The poor potato has been through so much.
The Irish Potato Famine in the 19th century. The bastardization of it into Mr. Potato Head, a toy in which you anthropomorphize the tuber by stabbing it with body parts as an excuse for “fun,” in the 20th century. And now, in the 21st century, the potato has become a nutritional pariah due to the fear-mongering of anti-carb zealots.
Yes, potatoes are a carbohydrate. But they are so much more than a carbohydrate. And unfairly lumping taters into a class of carbohydrates also shared by sugar and refined white bread is not only misleading, it’s detrimental to overall health.
It’s time to reclaim the potato from the “experts” who say that you should never eat the vegetable if you want to lose weight, build muscle, and avoid diabetes.
It’s time to give potatoes a break after their long, hard road.
It’s time to restore potatoes to all their nutritional glory.
Wait, so potatoes will not cause me to gain weight?
Not unless you’re eating a godawful amount of potatoes.
You can track this whole potatoes-will-make you fat myth from the proliferation of the glycemic index. Also known as the GI index, this system assigns a numeric value to foods based upon the speed at which they would affect your blood sugar levels.
If a food has a high GI index value, that food may spike your blood glucose levels. For people suffering from diabetes, spikes in blood glucose levels, and the crash that follows, can be dangerous.
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If a food has a low GI index value, that food would release glucose much slower, avoiding the health complications associated with high and low blood glucose levels in diabetics.
(A quick note here that the GI index value of a food is not a universal value, and people may respond to certain foods differently, at least according to this 2016 study in The American Journal of Clinical Nutrition. In short, the GI index may not be rock-solid in terms of reliability.)
Low glycemic foods include fruits, beans, and “non-starchy” vegetables.
High glycemic foods include white bread, cornflakes, rice crackers, and … wait for it … white potatoes.
In 2011, The New England Journal of Medicine made things even worse for spuds.
The review concluded this: “Foods that contained higher amounts of refined carbohydrates — whether these were added (e.g., in sweets and desserts) or were not added (e.g., in refined grains) — were associated with weight gain in similar ways, and potato products (which are low in sugars and high in starches) showed the strongest associations with weight gain.”
A chart in that study shows that “potato chips” followed by “potatoes or fries” had the greatest effect on weight gain—more than meat, butter, and even desserts.
But also in the study were these lines: “Although dietary questionnaires specified portion sizes, residual, unmeasured differences in portion sizes among participants might account for additional independent effects on energy balance. For example, an average, large baked potato contains 278 calories, as compared with 500 to 600 calories for a large serving of french fries. The typical portion size of a specific food or beverage may therefore partly mediate its effects on weight gain (i.e., both average portion sizes and biologic effects).”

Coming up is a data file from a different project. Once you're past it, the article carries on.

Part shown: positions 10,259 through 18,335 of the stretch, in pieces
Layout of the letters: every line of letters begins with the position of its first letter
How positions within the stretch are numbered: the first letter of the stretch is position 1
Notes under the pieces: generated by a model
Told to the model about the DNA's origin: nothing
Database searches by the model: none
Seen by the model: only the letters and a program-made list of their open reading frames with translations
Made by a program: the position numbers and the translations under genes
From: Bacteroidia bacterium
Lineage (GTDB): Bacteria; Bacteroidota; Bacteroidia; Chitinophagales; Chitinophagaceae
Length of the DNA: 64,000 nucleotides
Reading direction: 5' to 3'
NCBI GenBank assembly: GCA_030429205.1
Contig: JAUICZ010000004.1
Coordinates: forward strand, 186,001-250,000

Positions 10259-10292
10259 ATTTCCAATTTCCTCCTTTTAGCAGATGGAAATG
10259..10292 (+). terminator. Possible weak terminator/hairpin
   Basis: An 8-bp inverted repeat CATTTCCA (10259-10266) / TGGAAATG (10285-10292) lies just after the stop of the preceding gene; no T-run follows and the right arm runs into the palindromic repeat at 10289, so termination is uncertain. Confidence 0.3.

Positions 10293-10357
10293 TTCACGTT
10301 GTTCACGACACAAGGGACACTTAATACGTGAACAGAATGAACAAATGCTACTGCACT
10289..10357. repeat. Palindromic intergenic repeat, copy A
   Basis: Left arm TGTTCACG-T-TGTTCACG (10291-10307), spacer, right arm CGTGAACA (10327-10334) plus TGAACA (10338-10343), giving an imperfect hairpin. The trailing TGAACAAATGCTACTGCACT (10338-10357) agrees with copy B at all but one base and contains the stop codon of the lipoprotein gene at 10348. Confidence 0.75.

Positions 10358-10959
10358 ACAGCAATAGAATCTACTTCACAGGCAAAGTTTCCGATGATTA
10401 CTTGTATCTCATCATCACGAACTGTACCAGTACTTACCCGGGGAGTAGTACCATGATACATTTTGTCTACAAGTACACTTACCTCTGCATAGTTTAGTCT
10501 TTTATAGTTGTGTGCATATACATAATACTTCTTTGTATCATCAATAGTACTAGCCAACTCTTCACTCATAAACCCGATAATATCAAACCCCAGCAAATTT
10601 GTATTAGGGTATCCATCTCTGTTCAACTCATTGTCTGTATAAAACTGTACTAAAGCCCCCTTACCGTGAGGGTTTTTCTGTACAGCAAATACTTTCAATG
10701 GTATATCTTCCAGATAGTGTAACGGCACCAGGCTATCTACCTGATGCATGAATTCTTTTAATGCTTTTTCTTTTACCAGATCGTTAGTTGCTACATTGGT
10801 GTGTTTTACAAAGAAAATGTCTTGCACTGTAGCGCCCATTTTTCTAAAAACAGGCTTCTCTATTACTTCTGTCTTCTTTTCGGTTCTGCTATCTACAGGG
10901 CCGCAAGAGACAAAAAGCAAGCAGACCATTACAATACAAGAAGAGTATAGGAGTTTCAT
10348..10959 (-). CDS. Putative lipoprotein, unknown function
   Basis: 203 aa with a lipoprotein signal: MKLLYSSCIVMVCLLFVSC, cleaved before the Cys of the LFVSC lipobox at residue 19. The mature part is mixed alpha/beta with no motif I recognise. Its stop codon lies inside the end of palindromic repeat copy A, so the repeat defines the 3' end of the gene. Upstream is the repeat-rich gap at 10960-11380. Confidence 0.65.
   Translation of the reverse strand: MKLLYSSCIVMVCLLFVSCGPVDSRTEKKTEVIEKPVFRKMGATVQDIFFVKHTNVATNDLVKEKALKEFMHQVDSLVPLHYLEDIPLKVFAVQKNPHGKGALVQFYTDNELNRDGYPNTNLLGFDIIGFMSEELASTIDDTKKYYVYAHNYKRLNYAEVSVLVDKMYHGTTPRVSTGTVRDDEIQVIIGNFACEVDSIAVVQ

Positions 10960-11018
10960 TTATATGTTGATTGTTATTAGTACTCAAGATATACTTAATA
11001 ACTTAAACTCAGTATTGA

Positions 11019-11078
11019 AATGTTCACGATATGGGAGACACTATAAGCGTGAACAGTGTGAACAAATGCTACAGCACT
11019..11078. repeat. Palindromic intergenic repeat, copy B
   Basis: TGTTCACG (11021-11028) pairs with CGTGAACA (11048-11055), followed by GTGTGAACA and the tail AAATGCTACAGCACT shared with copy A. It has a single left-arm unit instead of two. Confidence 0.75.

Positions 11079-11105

And herein lies the potato problem: portions.
Although the debate over the glycemic index rages on, there’s one thing that’s clear—if you’re eating too much of any food, be it salmon or tofu or peanuts or potatoes, you’re going to be adding an influx of calories to your diet. And if you aren’t expending those calories you may be at risk for weight gain.
Anyone who has ever eaten a large baked potato knows that it’s challenging to eat a large plain baked potato. You fill up quickly and your taste buds grow bored of the lack of flavor.
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Anyone who has ever eaten a large side of french-fried potatoes knows that it’s easy to eat a large side of french-fried potatoes. You can keep eating them in all their greasy, salty glory and never grow bored until they’ve vanished from your plate.
Science has lumped processed and whole potato products together in the past, and “experts” within the nutrition world have further complicated matters by calling all potatoes belly-fat-producing gut bombs, when the truth might be more nuanced.
The question isn’t only what kind of potato are you eating, but how much?
Okay, well, aren’t white potatoes totally devoid of nutrition anyway?
In fact, no food that Mother Nature has created is nutritionally devoid. Not iceberg lettuce (antioxidants!). Not celery (fiber!). And sure as heck not potatoes.
Potatoes are an excellent source of potassium, a nutrient most people don’t consume enough of, which can help regulate your blood pressure. They’re a good source of vitamin C and vitamin B6, which aids your nervous and immune systems.
One large baked potato, with skin, contains 8 grams of protein and a whopping 7 grams of dietary fiber—all for just 278 calories.
What about sweet potatoes, red potatoes, and purple potatoes?
Yes, yes, and yes. Now you’re getting it! Now your tater hatred is subsiding!
There’s a veritable field of potato varieties out there waiting for your enjoyment. Like white potatoes, sweet, red, and purple potatoes are all good sources of potassium and fiber. They also won’t pile on the calories if you’re eating them simply.
And like other colorful foods, the hues signify different disease-fighting antioxidants within the potato. Purple potatoes, for example, contain anthocyanins, an antioxidant that has been linked to cancer cell prevention.
So that adage, “Eat the rainbow?”
It includes potatoes.
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